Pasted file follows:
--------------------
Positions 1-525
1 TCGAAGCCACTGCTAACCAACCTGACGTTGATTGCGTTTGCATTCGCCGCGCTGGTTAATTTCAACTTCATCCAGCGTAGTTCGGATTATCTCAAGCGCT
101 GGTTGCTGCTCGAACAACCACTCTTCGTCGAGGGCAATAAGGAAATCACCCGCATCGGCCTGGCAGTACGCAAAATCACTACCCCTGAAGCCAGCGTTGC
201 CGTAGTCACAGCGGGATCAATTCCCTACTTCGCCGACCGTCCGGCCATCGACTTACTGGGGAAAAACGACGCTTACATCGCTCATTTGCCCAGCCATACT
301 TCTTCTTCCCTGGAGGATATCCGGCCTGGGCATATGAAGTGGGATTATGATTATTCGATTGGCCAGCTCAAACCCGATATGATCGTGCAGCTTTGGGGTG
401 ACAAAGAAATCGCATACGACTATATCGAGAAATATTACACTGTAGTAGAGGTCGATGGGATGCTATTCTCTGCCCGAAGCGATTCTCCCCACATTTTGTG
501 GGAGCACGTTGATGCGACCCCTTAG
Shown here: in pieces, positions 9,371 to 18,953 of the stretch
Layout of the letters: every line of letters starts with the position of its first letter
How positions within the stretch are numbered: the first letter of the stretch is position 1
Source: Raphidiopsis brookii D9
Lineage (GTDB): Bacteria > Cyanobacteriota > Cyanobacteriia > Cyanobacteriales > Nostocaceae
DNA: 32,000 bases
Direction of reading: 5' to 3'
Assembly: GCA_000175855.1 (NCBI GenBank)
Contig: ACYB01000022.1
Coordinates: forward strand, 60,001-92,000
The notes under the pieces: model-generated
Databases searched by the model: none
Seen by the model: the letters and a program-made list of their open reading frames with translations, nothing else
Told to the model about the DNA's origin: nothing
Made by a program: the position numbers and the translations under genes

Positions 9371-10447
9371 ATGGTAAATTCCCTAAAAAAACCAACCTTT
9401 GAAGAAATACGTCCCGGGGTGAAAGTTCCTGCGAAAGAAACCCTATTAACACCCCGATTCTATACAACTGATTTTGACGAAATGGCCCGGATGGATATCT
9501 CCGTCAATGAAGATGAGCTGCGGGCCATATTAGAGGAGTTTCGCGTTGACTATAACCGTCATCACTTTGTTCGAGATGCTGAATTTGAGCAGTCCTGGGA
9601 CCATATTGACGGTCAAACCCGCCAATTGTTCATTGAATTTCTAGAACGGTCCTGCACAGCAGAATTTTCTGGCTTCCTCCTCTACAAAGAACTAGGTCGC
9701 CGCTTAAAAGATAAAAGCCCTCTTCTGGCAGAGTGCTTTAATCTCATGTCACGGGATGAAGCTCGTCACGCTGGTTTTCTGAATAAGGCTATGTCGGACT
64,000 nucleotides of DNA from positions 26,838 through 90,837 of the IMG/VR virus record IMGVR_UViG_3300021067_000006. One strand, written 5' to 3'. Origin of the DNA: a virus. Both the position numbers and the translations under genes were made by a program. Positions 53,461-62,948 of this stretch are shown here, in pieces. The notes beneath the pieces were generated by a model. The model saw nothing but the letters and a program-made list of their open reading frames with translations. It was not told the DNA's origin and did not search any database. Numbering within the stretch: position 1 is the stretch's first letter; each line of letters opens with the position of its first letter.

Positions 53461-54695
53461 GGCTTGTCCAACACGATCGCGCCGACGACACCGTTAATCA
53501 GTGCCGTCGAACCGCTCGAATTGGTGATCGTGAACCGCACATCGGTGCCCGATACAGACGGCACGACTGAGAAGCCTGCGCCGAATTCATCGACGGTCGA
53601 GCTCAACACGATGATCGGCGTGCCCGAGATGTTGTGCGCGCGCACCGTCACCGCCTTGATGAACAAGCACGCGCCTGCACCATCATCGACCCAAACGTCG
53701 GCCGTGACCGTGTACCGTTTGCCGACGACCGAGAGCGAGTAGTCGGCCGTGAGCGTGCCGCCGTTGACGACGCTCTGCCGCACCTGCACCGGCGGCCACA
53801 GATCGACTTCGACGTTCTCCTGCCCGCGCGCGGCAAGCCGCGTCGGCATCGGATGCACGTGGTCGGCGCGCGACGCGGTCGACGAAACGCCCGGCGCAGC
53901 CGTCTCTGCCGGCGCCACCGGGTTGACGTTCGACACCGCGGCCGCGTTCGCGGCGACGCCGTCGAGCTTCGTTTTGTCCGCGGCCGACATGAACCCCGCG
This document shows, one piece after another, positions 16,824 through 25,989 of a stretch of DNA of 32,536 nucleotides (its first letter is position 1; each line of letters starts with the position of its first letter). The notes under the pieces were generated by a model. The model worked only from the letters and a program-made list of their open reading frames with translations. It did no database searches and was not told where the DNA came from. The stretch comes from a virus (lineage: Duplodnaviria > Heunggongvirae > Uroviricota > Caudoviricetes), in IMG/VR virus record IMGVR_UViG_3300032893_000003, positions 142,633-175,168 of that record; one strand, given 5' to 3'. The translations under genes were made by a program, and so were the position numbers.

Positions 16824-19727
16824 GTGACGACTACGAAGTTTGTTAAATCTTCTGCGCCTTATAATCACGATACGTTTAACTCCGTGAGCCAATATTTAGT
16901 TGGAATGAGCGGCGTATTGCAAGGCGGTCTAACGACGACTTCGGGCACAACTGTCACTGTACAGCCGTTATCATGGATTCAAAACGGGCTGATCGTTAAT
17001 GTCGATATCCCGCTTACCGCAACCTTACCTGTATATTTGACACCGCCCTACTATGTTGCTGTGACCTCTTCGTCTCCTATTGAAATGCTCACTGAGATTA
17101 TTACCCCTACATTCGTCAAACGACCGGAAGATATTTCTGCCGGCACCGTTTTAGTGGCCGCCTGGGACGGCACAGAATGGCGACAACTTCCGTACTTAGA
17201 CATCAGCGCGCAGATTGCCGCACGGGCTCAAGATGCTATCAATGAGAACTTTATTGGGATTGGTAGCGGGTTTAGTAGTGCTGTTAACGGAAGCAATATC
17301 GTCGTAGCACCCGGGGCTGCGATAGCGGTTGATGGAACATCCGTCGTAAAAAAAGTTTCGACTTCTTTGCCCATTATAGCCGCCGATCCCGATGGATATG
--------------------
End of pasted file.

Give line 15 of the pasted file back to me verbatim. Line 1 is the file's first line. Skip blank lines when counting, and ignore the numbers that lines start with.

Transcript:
Assembly: GCA_000175855.1 (NCBI GenBank)